How is pH Important to Living Organisms Answer Key
The physical qualities of water include temperature, colour, taste, odour, etc. these qualities are determined by touch, sight, smell, and taste. For example, we can check the temperature by touch, colour, floating particles, turbidity and suspended solids by sight, and taste and odour by smell. Our goal here is to study different water bodies for pH, clarity and the presence of any living organisms. Water forms about 75 % of the earth’s surface. It is vital for all forms of life. Water is the habitat for many aquatic organisms. Here, we will focus on the study of the pH of different samples of water
In water, you will find many kinds of living organisms; some are visible to the naked eye while some may be microscopic. Sometimes you will also find suspended particles, a variety of plants and algae which have unique qualities to survive in water. Some conditions that control the quality of water are different types of plants, animals and their population, the turbidity of the water, and the pH levels of the water. Let us study an experiment by exploring different types of water bodies for pH, clarity, and presence of any living organisms.
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Aim: To Study pH, Clarity, and Presence of Living Organisms in Two Different Water Bodies
1 - Aim: To study pH in two different water bodies
Apparatus: Secchi’s Disk, Tape, Pins, Universal Indicator solution, dropper, tile, pH, beaker, test tube, coverslips, filter paper, glass slides, needles, and compound microscope.
1 – Collect water samples from two different sources of water.
2 – Dip individual pH paper strips into the two water samples.
3 – Keep the stripes on the tile and let them dry.
4 – pH levels can also be found by using universal indicator (UI) solution.
5 – Drop 5 drops of UI solution in a test tube containing water samples.
6 – Note the change in colour and compare with the colour chart.
2 – Aim: To study Clarity or Turbidity in two different water bodies
1 – Reach the middle of a pond in a boat.
2 – Immerse Secchi’s disk into the water, lowering it until the black and white segments are no longer visible.
3 – Mark the length on the rope where the disk is not visible with a pin. Mark this position as A.
4 – With care, bring the disc back up and mark the length of rope where the disc becomes visible again. Mark this position as B.
5 – Use a meter tape to measure the length of the section from A to B.
6 - Now, find the mean length of the rope by using X = (A+B)/2. Fig.1
3 – Aim: To study the presence of living organisms in two different water bodies
1 – Collect water samples from a pond in the test tube.
2 – Leave the water undisturbed, till sediments settle at the bottom.
3 – Put a drop of water from the test-tube onto the glass slide.
4 – Slowly, place a coverslip on the slide using a needle.
5 – Now, observe the slide under a compound microscope. Fig1.a
What is Turbidity of Water?
Turbidity is a measurement to indicate the presence of suspended particles: more the particles, higher the turbidity. Turbidity is a measure of how cloudy the water is- it is also known as the clarity of the water. The sediments or particles are usually clay, silt, fine organic, and inorganic matter, soluble coloured organic compounds, algae, and other microscopic organisms.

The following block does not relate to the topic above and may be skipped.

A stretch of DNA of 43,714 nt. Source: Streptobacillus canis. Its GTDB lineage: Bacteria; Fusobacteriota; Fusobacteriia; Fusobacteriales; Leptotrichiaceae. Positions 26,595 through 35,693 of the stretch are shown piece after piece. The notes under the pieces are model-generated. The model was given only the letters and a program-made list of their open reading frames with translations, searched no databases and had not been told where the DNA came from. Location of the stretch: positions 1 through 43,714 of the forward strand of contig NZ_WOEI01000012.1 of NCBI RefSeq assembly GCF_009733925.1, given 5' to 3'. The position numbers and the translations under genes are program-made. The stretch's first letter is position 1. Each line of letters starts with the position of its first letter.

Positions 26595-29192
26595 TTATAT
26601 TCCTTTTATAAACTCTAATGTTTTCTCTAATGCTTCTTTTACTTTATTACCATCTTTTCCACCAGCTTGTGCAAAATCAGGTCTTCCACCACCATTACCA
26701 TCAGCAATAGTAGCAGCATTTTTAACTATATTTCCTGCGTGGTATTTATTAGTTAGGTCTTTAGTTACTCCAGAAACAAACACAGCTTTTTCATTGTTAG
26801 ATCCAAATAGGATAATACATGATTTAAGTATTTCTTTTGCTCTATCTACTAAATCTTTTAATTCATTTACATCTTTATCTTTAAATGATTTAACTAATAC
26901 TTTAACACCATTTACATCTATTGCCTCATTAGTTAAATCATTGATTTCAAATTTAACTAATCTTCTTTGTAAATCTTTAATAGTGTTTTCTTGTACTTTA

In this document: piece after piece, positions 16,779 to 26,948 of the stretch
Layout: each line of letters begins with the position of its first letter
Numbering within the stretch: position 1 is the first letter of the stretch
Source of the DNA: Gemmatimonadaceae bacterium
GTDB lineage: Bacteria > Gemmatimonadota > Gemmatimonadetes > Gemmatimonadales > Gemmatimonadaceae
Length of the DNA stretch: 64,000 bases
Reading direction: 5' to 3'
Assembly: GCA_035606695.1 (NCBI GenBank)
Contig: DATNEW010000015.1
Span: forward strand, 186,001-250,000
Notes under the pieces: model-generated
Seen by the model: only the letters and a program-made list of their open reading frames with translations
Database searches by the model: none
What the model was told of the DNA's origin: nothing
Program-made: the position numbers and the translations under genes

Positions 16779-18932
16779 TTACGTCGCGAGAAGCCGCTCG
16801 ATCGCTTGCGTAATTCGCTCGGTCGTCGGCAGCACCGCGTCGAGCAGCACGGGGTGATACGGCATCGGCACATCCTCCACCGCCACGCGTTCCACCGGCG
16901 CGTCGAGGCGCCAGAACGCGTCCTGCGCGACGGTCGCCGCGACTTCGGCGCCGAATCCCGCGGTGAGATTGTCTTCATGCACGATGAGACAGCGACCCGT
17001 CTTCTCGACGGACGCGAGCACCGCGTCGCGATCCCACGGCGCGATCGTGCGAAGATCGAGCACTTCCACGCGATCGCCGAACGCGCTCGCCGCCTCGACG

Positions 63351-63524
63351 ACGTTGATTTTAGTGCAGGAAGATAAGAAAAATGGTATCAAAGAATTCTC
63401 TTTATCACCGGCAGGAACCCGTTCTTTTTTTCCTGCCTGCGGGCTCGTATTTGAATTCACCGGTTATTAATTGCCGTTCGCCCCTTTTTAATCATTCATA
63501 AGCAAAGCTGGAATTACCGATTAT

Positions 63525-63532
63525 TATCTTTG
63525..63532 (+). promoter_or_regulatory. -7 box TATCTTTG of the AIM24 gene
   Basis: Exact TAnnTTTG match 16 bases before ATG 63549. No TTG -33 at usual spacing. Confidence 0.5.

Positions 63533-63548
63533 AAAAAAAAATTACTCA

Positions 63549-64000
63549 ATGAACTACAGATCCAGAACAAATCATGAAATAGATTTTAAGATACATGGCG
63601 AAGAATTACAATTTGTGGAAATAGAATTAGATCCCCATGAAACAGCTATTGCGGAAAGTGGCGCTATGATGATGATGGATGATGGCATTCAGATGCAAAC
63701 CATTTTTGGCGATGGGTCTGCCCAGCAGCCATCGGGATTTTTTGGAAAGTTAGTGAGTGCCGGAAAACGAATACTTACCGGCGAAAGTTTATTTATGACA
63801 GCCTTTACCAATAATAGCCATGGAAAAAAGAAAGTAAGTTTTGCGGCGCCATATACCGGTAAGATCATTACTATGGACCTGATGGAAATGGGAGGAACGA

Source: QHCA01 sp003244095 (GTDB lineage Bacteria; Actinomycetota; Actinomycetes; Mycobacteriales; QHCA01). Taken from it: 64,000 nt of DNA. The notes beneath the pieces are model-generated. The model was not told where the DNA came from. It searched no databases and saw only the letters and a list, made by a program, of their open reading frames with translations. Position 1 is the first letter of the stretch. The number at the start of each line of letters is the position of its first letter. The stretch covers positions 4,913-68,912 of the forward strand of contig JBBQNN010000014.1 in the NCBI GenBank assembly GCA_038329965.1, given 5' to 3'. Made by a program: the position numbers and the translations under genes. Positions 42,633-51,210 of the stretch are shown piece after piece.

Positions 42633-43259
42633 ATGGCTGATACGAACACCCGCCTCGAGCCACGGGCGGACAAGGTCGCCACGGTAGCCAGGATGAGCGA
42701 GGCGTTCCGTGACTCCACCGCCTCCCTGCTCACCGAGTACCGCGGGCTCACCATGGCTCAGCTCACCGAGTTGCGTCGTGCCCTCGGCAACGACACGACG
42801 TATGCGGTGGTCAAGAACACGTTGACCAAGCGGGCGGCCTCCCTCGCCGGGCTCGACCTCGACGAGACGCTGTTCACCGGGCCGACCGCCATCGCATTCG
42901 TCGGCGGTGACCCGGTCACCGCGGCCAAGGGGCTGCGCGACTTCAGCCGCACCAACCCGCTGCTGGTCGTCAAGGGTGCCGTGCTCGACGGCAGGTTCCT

An electronic meter is in use to measure low turbidity level changes. Turbidity is measured in NTU (Nephelometric Turbidity Units.)
Importance of pH for Living Organisms
Water with pH that is too low or too high can be harmful to fish and other aquatic life. At low pH, toxic metals such as aluminium can enter the water in higher concentrations. Some nitrogen-carrying chemicals become more harmful, and the metabolic processes of fish can work at less efficiently. Water with pH below 5 can inhibit reproduction or lead to death, and young fish and other aquatic organisms are easy victims. Water with a pH below 6.5 can hinder growth.
At high pH values above 9, most ammonium ions are converted to ammonia, which is toxic to fish. This problem gets worse with higher temperatures. Water with a pH between 9 and 10 will tend to inhibit growth, and water with a pH of 11 or higher will kill fish.
Q1.What are Normal pH Levels?
The pH is the count of free hydrogen and hydroxyl ions in an aqueous solution. Solutions with a pH less than 7 are taken as less acidic and with a pH level greater than 7 are basic or alkaline. The normal level of pH for pure water is 7 at 25°C.
Plants do best in the pH range of approximately 6.0 to 7.0. But, some plants may prefer more acidic or alkaline conditions, such as blueberries (4.0 to 6.0) or hyacinth (6.5 to 7.5).
The pH range of 6.5-9 is best for most of the fish. In aquariums, the water is supplied with bicarbonate and carbonate ions to prevent pH changes.
Q2. What is the Importance of pH for Soil?
Under acidic conditions, many minerals in the soil become soluble such as toxic aluminium. Useful phosphorus and molybdenum are less available at lower pH values. In alkaline (basic) conditions, the land can become deficient in zinc, copper, iron, manganese, boron and phosphorus.
pH is a necessary quantity that reflects the chemical requirements of a solution. The pH factor can control the availability of nutrients, biological functions, and microbial activity, and the behaviour of chemicals or control the pH of the soil, water. In Agriculture and gardening, different factors are affected by soil pH, such as microbial activity, fungal growth, availability of nutrients, and root growth.